Restaurant 101: Reservations about… Reservations.

In this age of instant digital gratification, the reservation is quick becoming an endangered species. “But wait,” you say, “I always use my opentable app to book a table at least 30 minutes before I show up anywhere!”
While that’s a great idea, it’s not really a reservation; that’s a call-ahead. Which is helpful, but not the same.
Reservations are something you plan on at least 24 hours beforehand.
It’s like your in-laws coming over for dinner. If they call you on Friday night saying they don’t have anything else planned and are in the car on their way over, you’re not going to say “No, don’t come,” you’ll figure something out. You’ll pull that lasagna out of the freezer and send the Gent to pick up a salad and a bottle of wine.
But if you know they’re coming over 48 hours in advance, you’ll have your mother-in-law’s favorite macarons from that French bakery downtown, you’ll make your fool-proof orange chicken, and you won’t be scrambling to refill the Brita as they walk in the door.
It’s the same in restaurants, but on a larger scale. If I know on Wednesday that we are expecting 200 guests on Friday, then I have time to call in more staff. My chef can order additional calamari or butcher more bison steaks, and my bar manager can stock up on enough booze so we don’t run out of anything that one of those guests might want.
Call aheads are good, but they don’t compare to a reservation.
Bottom line, no good places will to turn away business within their posted hours of operation. To ensure the best service possible, however, reservations made at least 24 hours in advance are most appreciated.

Restaurant 101: Table at 8:00?

It’s a continuous struggle in the running of restaurants, balancing the desire of guests to dine at 8:00pm, while maintaining standards of service.

You may see a virtually empty dining room when you walk into a given restaurant at 8:00pm some Thursday night. The host may advise that there will be a wait, but if you’d like to grab a drink at the bar, a table should come available in 20-30 minutes.
“But there are all those empty tables!” you protest to your date as you order your g&t.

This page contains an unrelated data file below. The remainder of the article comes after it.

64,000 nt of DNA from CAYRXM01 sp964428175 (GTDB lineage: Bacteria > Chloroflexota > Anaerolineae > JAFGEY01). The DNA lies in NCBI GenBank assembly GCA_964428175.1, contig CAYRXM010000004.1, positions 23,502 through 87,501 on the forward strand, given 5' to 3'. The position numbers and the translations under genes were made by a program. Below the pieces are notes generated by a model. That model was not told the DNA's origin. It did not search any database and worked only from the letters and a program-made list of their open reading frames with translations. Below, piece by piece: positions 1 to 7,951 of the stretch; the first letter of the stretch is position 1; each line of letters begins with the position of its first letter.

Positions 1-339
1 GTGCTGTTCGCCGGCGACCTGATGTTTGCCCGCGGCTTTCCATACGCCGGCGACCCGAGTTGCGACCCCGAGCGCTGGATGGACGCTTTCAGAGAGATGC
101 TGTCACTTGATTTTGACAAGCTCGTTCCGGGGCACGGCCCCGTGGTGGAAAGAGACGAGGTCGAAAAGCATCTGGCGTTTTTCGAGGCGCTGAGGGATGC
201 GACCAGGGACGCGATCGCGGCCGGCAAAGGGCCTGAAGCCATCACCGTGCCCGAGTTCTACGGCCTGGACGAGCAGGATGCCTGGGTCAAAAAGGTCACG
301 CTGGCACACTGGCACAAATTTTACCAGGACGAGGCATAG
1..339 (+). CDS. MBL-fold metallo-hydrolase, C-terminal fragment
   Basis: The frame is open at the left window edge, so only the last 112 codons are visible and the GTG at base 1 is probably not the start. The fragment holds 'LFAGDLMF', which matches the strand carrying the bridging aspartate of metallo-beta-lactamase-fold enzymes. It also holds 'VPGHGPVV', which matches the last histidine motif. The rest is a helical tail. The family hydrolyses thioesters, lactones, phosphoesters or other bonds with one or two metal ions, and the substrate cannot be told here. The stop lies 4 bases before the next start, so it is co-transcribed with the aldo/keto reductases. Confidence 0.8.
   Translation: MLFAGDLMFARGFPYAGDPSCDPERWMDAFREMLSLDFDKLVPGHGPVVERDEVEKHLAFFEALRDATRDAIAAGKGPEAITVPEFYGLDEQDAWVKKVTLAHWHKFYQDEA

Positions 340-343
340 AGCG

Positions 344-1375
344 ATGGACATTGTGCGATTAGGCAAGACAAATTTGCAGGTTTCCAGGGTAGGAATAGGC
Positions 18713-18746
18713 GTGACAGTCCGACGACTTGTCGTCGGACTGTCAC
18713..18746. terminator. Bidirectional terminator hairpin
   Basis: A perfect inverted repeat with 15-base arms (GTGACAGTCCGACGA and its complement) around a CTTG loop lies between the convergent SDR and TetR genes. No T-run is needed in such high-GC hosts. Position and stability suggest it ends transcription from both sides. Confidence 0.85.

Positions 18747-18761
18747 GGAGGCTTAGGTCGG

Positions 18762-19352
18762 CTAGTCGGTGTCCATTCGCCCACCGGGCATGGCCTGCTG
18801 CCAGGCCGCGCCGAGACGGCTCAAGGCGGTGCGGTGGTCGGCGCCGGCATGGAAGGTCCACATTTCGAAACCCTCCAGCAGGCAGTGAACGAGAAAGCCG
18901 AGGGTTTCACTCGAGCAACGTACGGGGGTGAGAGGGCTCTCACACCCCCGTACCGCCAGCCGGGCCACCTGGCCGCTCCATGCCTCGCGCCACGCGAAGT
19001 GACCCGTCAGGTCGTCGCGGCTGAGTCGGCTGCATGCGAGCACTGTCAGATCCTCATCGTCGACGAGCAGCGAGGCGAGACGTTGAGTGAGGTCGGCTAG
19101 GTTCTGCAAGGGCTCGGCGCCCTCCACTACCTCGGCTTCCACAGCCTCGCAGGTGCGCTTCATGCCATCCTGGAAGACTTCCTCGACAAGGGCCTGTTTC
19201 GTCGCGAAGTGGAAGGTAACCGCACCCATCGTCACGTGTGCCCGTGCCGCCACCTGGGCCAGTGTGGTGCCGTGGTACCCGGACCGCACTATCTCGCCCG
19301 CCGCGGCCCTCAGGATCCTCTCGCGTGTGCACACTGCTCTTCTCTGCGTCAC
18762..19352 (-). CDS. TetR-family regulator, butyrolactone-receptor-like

Those tables may be reserved for reservations that are coming in within the next 30 minutes. Or there may be a large party in an unseen private room that is slamming the kitchen at the moment.
Contrary to arguments presented by the LA Times  & that guy from the Biggest Loser, I do not know of any restaurant that will outright refuse to give a guest a reservation if one is available at the time they request. It doesn’t make logical sense to do so; restaurants are in the business of feeding people, and if tables are empty they don’t make money. But once a time frame is full, it is just…full.
It’s not merely an equation of
x (# of chairs) –  y (# of reservations) = N (# of tables available)
The math involves everything from the number of staff you can fit behind the ‘Line’ in the kitchen, how many dishes on the menu come from the same station (the grill, the sauté, the pantry), how many bodies you have on hand to literally bring the food out from the kitchen, clear and reset the tables, make the drinks, and greet those guests. Booking more guests than you can logistically handle in one fifteen minute window will slam your kitchen and your waitstaff, slowing service for everyone that comes in after you. So it’s more like:
In the running of a restaurant, great service is the culmination of hundreds of small moments and tiny details. Ideally, their server greets every table within 2 minutes of being seated. Waters hit the table within five minutes, followed by the first round of drinks moments thereafter, the order is taken within 8 minutes, and the appetizers are well on their way out of the kitchen by the fifteen-minute mark.
In that world, spacing tables out even ten to fifteen minutes helps immeasurably to keep service running smoothly. At 8:15, the orders are all in for the servers’ tables that sat down at 8:00, and now you will have her full attention. Who wouldn’t rather have that, than silently fume that you haven’t even gotten bread yet, while the couple at the next table is cooing over their glasses of Petite Syrah?
There are many, many reasons that a restaurant will tell you that they can’t seat you at a certain time. They all, ultimately, boil down to a desire to give you the best service possible when you dine there.